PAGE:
Withlacoochee River

The Withlacoochee River originates in the Green Swamp, east of Polk City, Florida (about 25 miles south of the Ridge Manor Trailhead). The river flows west, then north, and then turns northwest and finally west again before it empties into the Gulf of Mexico near Yankeetown, Florida. The river is 86 miles long. The Rainbow River, arising out of Rainbow Springs, joins the Withlacoochee near Dunnellon. The name means "little big water" in the Creek language.

The Green Swamp is sometimes called "Florida's Liquid Heart." It lies in the backcountry between Orlando and Tampa. The highest point of the Floridan Aquifer lies in the swamp and is known as the Green Swamp High, rising 132 ft above sea level. Like an underground water tower, the Green Swamp High provides pressure for a multitude of springs and supplies fresh water to the majority of Florida's population. Five major rivers emerge from the Green Swamp: Withlacoochee, Ocklawaha, Hillsborough, Peace, and Kissimmee River. (Ocklawaha flows north then east into the St. Johns, Hillsborough flows southwest into Tampa Bay, Peace flows south then west to Port Charlotte, and Kissimmee flows south to Lake Okeechobee.)

Wild Plum

"Few plants herald the approach of spring as do the wild plums," a quote from the website of the Pinellas Chapter of the Florida Native Plant Society. The wild plums along the Withlacoochee State Trail are Chickasaw Plums (Prunus angustifolia). Red or reddish-yellow plums ripen by early summer. They are very tart, but make a good jelly.


In the U.S., limpkins (Aramus guarauna) are found only in Florida. Limpkins inhabit freshwater marshes and swamps where they probe the bottom for apple snails. When a Limpkin finds a snail, it carries it to land or very shallow water and places it in mud, the opening facing up. It deftly removes the operculum or "lid" and extracts the snail, seldom breaking the shell. The extraction takes 10 to 20 seconds. It often leaves piles of empty shells at favored spots. Limpkins are known for their piercing, banshee cries, especially at night. The cry of the limpkin has been used for jungle sound effects in Tarzan films and for the Hippogriff in the film Harry Potter and the Prisoner of Azkaban.

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Redbud Tree

The Eastern Redbud (Cercis canadensis) is a large shrub or small tree native to North America from Southern Ontario south to northern Florida. In the wild, Eastern redbud is a frequent native understory tree in mixed forests and hedgerows. The fruit are flattened, dry, brown, pea-like pods. It's showy, pink flowers are pollinated by long-tongued bees, such as blueberry bees and carpenter bees.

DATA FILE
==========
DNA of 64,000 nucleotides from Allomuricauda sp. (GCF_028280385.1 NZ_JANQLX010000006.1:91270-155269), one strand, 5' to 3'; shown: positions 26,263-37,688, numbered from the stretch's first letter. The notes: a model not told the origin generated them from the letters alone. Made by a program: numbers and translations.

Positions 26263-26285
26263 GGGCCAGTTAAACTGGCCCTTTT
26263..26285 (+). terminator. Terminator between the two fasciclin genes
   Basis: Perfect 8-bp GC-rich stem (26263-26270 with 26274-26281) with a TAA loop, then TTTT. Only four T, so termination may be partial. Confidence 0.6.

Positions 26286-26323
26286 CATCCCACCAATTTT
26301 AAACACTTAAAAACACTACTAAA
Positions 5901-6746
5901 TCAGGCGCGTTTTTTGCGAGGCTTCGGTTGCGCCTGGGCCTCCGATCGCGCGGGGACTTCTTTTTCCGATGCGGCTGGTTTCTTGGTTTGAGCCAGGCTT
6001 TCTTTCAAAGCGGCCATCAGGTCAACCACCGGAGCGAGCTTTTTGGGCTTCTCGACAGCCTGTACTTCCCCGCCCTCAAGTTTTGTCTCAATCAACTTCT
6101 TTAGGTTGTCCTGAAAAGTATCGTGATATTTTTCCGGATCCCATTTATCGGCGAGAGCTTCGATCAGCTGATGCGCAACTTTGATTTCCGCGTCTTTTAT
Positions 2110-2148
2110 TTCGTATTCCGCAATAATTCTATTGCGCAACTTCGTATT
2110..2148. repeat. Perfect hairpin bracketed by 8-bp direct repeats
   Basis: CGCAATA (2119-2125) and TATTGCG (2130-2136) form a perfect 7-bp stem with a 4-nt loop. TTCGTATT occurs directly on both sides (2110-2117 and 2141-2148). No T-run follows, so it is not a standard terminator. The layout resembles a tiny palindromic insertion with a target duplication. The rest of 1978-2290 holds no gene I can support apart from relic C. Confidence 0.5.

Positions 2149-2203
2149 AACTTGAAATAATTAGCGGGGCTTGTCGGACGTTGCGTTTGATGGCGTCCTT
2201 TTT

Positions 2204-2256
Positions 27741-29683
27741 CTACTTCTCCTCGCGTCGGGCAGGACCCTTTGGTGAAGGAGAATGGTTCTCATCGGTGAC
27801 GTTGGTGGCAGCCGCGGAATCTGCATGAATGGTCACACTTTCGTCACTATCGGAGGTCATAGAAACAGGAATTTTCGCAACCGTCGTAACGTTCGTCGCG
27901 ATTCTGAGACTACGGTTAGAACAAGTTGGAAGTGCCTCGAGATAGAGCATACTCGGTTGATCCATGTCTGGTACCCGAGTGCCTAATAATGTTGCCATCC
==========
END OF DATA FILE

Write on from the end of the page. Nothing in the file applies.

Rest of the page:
Florida Sandhill Crane

The Florida Sandhill Crane (Grus canadensis pratensis) is a subspecies of Sandhill Crane and lives year round in Florida. They usually make their nests in water to protect against predators. Sandhill cranes frequently give a loud trumpeting call that can be heard from a long distance.

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Southeastern Pocket Gopher

The white or tan sand mounds seen scattered about in fields and roadsides on the drive over to Withlacoochee State Trail and along the trail are not fire-ant nests. The sand mounds are made by Southeastern Pocket Gophers (Geomys pinetis), rat-sized, tube-shaped animals, rarely seen on the surface. Adapted for a life underground, they have huge incisors, enlarged front feet with long claws, a short naked tail, and tiny eyes and ears. They also have a pair of external, fur-lined cheek pouches, in which food and nesting material is transported to chambers in the burrow. Each pocket gopher digs an extensive system of tunnels. As they dig, the soil in the tunnel is pushed upward through a tube to the surface, where it appears as a sandy mound. Tunnels are then plugged from inside. A line of fresh mounds across a field marks the pocket gopher's passage. This behavior has resulted in locals referring to pocket gophers as "sandy mounders," which was later corrupted to "salamanders."

Eastern Bluebird

The nesting boxes seen along the WST are for bluebirds. The Eastern Bluebird (Sialia sialis) is a year-round resident of Florida. The Florida population of eastern bluebirds increases during the winter as birds that summer further north move into the state for the winter. Nesting can commence as early as March and continue well into the summer. Two and sometimes three broods are not uncommon.

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Pileated Woodpecker

Heard but not seen along the WST was the Pileated Woodpecker (Dryocopus pileatus), the largest woodpecker in North America. Pilieated woodpeckers drum on hollow trees with their bills in order to claim territory. They dig rectangular holes in trees to find ants.

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